Which Characters in The Great Gatsby archive the american dream? and how?
The answer seems easy enough, but it's tricky.
You can make a case that all of the characters, except George Wilson, achieve the American Dream if you define the dream as a socio-economic one. Tom and Daisy certainly have a nice house and cars; they don't even need jobs. But are they happy? I doubt it.
Myrtle Wilson achieves the dream. She jumps socio-economic classes, going from the Valley of Ashes to an apartment in New York City. But she has to cheat on her husband to so. Is she happy? I doubt it.
Jordan achieves it. She's an unflappable flapper, a modern woman, an athlete no less. She's on the cover of magazines. But she has to cheat to win. Is she happy? I doubt it.
Gatsby achieves it. He goes from rags to riches. He travels the world, lives in a mansion, throws elaborate parties. But he has to swindle his way to the top, selling booze and stolen securities to do so. And he gets murdered in the end, never finding love. Is he happy? I doubt it.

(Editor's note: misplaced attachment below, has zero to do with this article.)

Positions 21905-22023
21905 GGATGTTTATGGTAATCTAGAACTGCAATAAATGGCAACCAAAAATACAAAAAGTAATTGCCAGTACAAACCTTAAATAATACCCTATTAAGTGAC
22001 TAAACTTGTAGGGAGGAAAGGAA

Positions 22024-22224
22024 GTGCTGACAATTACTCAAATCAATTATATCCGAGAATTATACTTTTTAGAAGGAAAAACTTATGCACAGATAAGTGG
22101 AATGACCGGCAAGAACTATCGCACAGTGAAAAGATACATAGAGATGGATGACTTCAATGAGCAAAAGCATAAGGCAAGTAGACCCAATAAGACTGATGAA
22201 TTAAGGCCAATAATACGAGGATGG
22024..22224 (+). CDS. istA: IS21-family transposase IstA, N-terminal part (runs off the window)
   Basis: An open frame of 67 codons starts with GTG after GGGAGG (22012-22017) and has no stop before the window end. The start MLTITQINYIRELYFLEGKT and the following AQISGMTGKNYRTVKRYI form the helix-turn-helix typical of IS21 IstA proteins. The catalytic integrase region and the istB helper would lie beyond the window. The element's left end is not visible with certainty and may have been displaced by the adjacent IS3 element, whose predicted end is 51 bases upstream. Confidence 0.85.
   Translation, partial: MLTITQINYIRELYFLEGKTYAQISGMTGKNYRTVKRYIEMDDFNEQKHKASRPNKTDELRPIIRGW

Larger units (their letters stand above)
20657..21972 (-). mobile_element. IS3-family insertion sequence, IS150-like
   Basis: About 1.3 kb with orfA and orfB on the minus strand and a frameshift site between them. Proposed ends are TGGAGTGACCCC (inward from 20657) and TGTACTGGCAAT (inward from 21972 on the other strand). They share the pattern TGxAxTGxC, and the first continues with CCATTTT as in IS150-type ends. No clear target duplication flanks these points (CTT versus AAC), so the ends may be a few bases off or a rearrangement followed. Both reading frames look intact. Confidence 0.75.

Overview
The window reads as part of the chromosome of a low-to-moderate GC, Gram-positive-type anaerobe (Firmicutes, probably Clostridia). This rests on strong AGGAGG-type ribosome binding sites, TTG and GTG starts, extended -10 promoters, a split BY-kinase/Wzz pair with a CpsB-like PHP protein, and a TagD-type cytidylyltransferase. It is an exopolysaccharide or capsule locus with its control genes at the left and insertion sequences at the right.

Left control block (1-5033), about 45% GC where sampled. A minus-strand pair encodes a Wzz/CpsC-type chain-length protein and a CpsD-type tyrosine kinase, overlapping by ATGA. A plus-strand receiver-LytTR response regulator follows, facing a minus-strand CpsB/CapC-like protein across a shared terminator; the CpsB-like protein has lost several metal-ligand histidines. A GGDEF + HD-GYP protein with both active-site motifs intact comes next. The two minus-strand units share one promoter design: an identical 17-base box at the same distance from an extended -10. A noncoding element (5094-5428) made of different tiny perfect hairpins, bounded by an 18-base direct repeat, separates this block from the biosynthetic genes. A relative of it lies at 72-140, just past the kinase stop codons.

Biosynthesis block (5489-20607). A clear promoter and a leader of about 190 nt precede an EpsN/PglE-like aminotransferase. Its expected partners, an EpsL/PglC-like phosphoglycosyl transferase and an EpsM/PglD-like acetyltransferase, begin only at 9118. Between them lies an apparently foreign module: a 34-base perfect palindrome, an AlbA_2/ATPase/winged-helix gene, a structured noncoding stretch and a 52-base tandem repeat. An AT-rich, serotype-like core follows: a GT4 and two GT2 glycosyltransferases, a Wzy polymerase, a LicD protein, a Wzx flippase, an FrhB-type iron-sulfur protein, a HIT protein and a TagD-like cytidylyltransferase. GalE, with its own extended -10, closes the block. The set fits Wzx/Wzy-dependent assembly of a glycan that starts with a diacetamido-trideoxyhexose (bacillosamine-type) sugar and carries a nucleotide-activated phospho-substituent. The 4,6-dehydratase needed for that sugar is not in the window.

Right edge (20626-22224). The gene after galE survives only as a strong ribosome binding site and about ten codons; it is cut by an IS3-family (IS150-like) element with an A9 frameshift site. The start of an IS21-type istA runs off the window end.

Nick attaches himself to Gatsby. He moves out East in search of a better way of life. He was taught to reserve all moral judgement, but he's addicted to gossip and trysts. He's a kind of hypocrite who respects Gatsby for his idealism because Nick has no real desires of his own. Was he happy? I doubt it. He moves back to the Midwest.
So, if the American Dream is a materialistic one, Fitzgerald says that it can be achieved, but for all the wrong reasons. Was he ever happy? I doubt it. He moved to France.
"Drunk at 20. Wrecked at 30. Dead at 40." -- F. Scott Fitzgerald.